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Metro Vancouver's Mobility Pricing Independent Commission to launch public engagement

Jennifer Saltman

Joy MacPhail and Allan Seckel, vice-chair and chair of the independent mobility pricing commission, address media in June. (Jennifer Saltman/Postmedia/Files)

Joy MacPhail and Allan Seckel, vice-chair and chair of the independent mobility pricing commission, address media in June. (Jennifer Saltman/Postmedia/Files)

The commission that is examining the possibility of introducing mobility pricing in Metro Vancouver will begin its public engagement process on Wednesday.

The Mobility Pricing Independent Commission has scheduled a media briefing to provide details about how it will carry out research and invite feedback from the public and stakeholders during the next few months.

The commission will also release its first research report on local traffic and transportation and the findings of a public opinion poll on traffic congestion and mobility pricing.

Mobility pricing refers to usage charges associated with using transportation services, including road usage charges, transit fares and parking fees. It has been proposed that mobility pricing could pay for transit and transportation improvements in the region.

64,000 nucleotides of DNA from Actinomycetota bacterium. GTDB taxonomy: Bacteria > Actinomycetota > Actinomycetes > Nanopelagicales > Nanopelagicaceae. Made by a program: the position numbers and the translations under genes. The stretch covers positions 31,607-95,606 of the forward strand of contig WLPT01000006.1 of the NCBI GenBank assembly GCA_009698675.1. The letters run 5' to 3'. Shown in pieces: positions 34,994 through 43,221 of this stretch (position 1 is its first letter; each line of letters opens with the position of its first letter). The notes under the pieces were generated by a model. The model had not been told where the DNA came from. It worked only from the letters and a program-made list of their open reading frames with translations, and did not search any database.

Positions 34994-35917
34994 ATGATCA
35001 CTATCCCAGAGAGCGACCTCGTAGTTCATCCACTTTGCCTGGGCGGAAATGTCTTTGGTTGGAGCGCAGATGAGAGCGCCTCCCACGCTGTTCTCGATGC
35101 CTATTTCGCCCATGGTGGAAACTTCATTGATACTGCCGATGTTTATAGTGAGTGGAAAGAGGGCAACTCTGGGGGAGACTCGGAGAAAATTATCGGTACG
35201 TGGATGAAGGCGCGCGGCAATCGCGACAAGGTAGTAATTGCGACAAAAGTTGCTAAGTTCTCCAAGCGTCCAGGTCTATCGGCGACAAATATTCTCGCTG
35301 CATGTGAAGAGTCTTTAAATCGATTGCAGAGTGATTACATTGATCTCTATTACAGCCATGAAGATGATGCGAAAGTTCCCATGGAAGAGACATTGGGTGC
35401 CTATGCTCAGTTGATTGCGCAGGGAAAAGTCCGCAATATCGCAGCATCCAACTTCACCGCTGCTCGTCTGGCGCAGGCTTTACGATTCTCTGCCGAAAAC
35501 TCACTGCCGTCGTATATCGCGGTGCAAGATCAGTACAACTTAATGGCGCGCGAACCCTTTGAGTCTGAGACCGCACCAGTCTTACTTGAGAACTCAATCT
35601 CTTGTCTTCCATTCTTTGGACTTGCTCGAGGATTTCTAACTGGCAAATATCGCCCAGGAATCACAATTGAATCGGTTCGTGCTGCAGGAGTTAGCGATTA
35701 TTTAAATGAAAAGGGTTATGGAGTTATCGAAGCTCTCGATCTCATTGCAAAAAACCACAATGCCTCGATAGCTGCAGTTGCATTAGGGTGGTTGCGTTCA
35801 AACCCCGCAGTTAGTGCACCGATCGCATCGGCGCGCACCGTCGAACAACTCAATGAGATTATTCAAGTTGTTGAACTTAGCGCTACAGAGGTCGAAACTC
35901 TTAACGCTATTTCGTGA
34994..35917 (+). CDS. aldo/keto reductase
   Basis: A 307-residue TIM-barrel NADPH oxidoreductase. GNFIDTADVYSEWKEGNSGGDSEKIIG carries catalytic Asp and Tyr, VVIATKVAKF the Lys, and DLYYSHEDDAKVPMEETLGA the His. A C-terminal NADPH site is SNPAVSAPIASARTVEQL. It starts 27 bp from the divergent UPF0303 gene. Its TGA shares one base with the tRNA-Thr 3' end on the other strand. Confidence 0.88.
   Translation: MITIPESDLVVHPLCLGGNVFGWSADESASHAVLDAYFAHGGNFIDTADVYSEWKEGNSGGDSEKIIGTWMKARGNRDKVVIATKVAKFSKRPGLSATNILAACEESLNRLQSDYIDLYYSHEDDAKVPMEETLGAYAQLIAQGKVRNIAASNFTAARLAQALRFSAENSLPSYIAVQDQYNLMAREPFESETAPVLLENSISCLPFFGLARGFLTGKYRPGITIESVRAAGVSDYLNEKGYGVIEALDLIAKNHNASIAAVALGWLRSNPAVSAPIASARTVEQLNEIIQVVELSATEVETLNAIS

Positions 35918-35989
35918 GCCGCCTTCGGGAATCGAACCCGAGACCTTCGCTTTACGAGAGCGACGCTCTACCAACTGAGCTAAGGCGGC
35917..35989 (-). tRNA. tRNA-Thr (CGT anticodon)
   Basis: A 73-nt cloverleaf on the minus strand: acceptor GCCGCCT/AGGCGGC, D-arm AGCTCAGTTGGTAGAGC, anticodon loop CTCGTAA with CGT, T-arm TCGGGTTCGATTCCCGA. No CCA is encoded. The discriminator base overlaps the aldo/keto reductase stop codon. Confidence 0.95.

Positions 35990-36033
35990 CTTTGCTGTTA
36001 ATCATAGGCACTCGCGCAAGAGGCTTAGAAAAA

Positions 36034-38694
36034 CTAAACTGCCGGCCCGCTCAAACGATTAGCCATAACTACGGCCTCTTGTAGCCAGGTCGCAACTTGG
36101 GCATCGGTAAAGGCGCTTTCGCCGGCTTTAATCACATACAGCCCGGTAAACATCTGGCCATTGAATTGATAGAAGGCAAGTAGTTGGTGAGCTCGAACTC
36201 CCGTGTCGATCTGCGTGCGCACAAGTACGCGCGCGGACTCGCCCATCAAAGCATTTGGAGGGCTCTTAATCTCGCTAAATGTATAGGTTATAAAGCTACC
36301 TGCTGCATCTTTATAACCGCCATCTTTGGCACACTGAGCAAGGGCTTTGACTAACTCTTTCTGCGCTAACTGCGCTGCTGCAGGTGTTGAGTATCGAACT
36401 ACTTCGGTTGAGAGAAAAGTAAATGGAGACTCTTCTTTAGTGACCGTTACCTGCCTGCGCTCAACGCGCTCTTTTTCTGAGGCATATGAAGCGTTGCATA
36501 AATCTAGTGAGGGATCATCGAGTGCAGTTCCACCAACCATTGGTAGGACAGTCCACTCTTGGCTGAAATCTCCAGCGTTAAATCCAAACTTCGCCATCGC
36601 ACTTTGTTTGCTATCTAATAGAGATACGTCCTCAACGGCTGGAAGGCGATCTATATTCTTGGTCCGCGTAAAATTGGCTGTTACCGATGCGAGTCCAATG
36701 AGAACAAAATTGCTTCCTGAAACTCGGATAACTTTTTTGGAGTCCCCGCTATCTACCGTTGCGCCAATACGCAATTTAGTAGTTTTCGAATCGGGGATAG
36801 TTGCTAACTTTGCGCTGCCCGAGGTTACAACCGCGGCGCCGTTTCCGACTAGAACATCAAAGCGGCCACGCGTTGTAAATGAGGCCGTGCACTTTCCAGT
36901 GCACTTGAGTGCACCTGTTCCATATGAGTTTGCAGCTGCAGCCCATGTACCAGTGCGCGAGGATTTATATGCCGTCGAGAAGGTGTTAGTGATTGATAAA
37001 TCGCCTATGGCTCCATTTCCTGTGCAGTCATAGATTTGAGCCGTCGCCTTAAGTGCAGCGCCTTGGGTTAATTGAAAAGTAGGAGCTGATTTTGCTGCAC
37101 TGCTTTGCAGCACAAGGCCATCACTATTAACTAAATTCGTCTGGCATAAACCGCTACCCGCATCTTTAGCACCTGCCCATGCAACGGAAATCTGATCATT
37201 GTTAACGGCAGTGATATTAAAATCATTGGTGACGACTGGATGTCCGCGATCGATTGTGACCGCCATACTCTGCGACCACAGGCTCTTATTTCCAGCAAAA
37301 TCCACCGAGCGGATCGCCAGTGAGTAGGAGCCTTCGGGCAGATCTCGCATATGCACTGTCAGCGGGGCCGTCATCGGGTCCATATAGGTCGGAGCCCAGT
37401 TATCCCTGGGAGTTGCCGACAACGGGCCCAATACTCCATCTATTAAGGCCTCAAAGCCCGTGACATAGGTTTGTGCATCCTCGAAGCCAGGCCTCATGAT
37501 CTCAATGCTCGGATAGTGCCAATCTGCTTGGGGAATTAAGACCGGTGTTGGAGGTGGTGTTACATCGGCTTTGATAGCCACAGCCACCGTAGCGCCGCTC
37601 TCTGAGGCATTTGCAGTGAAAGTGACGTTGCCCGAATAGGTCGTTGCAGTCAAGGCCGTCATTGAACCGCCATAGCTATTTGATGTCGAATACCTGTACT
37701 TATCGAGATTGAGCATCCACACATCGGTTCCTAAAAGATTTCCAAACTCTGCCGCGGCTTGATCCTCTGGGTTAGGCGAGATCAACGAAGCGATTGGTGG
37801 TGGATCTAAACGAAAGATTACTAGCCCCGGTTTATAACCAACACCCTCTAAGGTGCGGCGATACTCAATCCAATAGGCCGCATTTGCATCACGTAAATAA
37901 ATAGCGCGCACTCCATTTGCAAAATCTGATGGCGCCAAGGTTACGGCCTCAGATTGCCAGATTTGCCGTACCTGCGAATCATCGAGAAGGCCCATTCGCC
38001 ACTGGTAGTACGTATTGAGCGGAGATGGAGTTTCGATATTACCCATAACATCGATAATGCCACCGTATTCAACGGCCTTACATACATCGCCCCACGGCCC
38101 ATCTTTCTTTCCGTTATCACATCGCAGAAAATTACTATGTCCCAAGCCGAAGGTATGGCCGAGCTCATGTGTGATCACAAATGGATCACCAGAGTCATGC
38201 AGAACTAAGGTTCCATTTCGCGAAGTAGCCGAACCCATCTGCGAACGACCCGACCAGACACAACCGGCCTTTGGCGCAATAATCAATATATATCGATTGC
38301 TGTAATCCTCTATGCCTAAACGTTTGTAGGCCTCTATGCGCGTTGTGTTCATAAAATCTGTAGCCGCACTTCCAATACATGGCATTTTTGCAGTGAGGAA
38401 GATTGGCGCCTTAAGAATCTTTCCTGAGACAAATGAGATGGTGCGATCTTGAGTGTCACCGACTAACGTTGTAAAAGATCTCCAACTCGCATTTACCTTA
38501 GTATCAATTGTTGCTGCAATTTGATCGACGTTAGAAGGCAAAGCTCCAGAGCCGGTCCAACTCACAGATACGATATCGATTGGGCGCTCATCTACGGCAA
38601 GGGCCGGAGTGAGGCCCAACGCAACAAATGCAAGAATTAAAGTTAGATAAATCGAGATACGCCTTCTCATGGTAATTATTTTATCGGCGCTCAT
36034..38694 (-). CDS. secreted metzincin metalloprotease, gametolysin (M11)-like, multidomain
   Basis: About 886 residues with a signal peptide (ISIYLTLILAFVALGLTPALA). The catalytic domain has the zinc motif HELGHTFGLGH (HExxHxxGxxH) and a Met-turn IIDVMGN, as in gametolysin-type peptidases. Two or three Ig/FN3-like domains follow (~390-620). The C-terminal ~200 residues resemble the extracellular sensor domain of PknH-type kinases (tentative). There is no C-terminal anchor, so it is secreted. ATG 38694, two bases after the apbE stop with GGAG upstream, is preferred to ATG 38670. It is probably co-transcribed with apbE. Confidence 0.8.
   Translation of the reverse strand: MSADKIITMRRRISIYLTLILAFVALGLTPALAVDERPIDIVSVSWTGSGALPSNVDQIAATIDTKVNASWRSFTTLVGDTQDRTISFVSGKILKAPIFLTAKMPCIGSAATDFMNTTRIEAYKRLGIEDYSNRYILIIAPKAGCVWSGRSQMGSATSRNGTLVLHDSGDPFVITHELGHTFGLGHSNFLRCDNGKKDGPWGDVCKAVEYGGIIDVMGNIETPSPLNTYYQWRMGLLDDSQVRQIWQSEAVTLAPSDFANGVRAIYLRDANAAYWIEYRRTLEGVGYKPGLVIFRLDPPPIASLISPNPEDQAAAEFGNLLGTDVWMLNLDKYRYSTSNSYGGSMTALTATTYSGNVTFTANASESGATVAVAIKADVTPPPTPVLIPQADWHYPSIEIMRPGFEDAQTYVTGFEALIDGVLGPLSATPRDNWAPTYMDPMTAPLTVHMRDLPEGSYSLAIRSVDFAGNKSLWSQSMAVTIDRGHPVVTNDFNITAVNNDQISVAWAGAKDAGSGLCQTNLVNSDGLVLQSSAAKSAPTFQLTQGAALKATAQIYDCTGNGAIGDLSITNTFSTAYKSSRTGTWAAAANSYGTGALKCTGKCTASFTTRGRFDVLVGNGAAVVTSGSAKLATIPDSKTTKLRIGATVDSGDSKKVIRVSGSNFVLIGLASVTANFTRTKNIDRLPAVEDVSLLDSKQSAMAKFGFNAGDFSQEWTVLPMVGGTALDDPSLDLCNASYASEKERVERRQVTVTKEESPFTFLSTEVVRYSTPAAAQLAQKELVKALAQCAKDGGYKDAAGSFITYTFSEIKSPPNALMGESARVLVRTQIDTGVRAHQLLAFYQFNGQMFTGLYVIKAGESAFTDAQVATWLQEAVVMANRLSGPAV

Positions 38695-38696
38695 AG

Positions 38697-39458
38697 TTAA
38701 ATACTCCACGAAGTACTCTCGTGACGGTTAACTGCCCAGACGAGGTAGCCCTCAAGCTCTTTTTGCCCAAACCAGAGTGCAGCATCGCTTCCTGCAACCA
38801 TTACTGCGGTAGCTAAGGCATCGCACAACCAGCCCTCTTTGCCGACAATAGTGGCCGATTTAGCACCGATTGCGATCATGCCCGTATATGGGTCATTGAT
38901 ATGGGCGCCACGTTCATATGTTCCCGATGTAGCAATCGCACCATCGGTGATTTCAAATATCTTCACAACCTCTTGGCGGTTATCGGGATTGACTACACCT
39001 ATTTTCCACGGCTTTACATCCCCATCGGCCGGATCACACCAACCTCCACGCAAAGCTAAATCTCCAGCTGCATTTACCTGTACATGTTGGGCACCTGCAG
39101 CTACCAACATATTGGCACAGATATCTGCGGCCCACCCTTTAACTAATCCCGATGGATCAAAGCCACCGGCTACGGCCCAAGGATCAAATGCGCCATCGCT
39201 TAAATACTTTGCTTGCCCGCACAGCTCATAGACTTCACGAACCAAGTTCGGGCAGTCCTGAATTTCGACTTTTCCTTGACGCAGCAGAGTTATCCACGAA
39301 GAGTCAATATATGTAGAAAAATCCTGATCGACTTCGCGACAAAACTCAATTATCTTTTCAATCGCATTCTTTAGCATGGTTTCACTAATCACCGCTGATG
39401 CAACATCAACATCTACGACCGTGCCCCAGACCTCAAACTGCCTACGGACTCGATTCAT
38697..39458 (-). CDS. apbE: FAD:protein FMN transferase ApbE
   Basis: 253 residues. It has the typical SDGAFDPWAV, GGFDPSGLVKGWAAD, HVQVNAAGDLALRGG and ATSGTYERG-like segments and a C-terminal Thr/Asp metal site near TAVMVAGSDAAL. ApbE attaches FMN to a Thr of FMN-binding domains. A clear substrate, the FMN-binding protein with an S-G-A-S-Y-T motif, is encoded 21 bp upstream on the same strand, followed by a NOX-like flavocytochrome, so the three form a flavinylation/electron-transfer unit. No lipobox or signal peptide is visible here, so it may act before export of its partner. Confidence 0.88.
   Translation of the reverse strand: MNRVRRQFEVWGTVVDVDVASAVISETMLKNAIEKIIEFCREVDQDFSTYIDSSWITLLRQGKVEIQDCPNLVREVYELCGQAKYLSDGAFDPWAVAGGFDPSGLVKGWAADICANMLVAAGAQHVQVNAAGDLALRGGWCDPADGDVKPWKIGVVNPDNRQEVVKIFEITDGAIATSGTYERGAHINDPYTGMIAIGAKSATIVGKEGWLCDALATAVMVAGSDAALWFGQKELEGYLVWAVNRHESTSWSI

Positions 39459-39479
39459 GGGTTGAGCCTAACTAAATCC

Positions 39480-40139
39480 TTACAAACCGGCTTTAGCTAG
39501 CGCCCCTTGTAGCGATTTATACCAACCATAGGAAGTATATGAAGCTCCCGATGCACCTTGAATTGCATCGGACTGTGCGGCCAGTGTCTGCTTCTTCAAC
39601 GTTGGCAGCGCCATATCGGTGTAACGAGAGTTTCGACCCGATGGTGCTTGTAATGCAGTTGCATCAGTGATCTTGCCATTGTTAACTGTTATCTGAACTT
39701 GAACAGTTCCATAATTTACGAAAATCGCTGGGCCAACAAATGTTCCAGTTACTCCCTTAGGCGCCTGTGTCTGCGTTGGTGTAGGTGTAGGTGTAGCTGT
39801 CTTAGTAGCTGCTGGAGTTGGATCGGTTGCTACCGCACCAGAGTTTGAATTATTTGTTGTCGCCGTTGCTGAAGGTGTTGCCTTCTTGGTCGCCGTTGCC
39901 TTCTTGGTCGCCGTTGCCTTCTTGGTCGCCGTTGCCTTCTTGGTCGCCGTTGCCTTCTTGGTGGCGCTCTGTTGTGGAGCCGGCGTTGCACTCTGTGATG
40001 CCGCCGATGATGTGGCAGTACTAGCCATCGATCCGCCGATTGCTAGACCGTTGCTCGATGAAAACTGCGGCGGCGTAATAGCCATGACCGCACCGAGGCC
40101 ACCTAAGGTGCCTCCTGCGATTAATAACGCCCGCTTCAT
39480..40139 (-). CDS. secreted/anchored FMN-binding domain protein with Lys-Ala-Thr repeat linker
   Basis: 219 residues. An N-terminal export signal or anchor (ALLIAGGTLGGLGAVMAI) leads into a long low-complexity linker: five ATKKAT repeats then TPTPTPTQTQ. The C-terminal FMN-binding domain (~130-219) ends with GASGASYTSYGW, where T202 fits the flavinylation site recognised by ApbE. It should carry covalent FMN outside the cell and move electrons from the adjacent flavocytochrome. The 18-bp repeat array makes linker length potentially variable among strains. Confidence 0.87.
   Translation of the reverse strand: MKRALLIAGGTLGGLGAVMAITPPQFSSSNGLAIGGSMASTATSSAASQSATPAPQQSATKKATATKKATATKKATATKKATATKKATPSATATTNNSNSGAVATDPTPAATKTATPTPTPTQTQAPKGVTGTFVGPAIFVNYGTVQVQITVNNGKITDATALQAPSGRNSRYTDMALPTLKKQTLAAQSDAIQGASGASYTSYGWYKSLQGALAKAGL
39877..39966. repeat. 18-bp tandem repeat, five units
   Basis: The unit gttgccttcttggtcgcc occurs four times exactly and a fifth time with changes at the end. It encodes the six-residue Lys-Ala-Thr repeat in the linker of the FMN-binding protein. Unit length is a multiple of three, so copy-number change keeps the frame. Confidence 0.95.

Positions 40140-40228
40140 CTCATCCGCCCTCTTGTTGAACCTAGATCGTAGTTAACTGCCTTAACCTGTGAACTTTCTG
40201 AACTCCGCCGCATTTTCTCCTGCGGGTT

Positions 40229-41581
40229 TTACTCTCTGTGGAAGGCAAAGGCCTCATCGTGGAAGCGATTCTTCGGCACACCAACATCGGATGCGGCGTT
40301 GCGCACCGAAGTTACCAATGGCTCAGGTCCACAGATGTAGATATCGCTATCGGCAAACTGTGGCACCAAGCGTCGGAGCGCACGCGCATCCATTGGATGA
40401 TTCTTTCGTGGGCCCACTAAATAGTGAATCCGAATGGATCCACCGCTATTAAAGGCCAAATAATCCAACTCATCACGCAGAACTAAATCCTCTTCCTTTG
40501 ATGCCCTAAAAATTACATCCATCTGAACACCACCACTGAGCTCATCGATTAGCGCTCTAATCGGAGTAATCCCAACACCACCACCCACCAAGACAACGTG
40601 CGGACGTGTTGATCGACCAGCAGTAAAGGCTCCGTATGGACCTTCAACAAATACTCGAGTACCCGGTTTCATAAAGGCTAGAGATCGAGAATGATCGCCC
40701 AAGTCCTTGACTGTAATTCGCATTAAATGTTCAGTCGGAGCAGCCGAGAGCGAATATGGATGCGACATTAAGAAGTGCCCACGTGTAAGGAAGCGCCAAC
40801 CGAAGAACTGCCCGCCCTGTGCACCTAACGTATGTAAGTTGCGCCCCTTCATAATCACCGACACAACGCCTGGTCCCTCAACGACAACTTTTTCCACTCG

In November 2016, members of TransLink’s board of directors and the Mayors’ Council on Regional Transportation formed a joint mobility pricing steering committee to develop regional objectives for mobility pricing and oversee the establishment of the mobility pricing commission.

In June, the Mayors’ Council and TransLink board announced that Allan Seckel would chair the commission, and former NDP MLA Joy MacPhail would be vice-chair. There are 12 other people on the commission, who come from across the Lower Mainland and from a variety of backgrounds, including former politicians, a consultant, a union leader, a student and the owner of a freight business.

Daniel Firth, who worked on introducing congestion taxes in Stockholm and London, is the executive-director of the commission.

Mobility pricing has been a hot topic in the region, particularly since the provincial NDP government followed through on its election campaign promise to remove tolls from the Port Mann and Golden Ears bridges in June. The toll removal resulted in significant shifts in traffic patterns and congestion on and around routes across the Fraser River.

The commission is expected to make a final recommendation to TransLink’s board of directors in spring 2018.

jensaltman@postmedia.com

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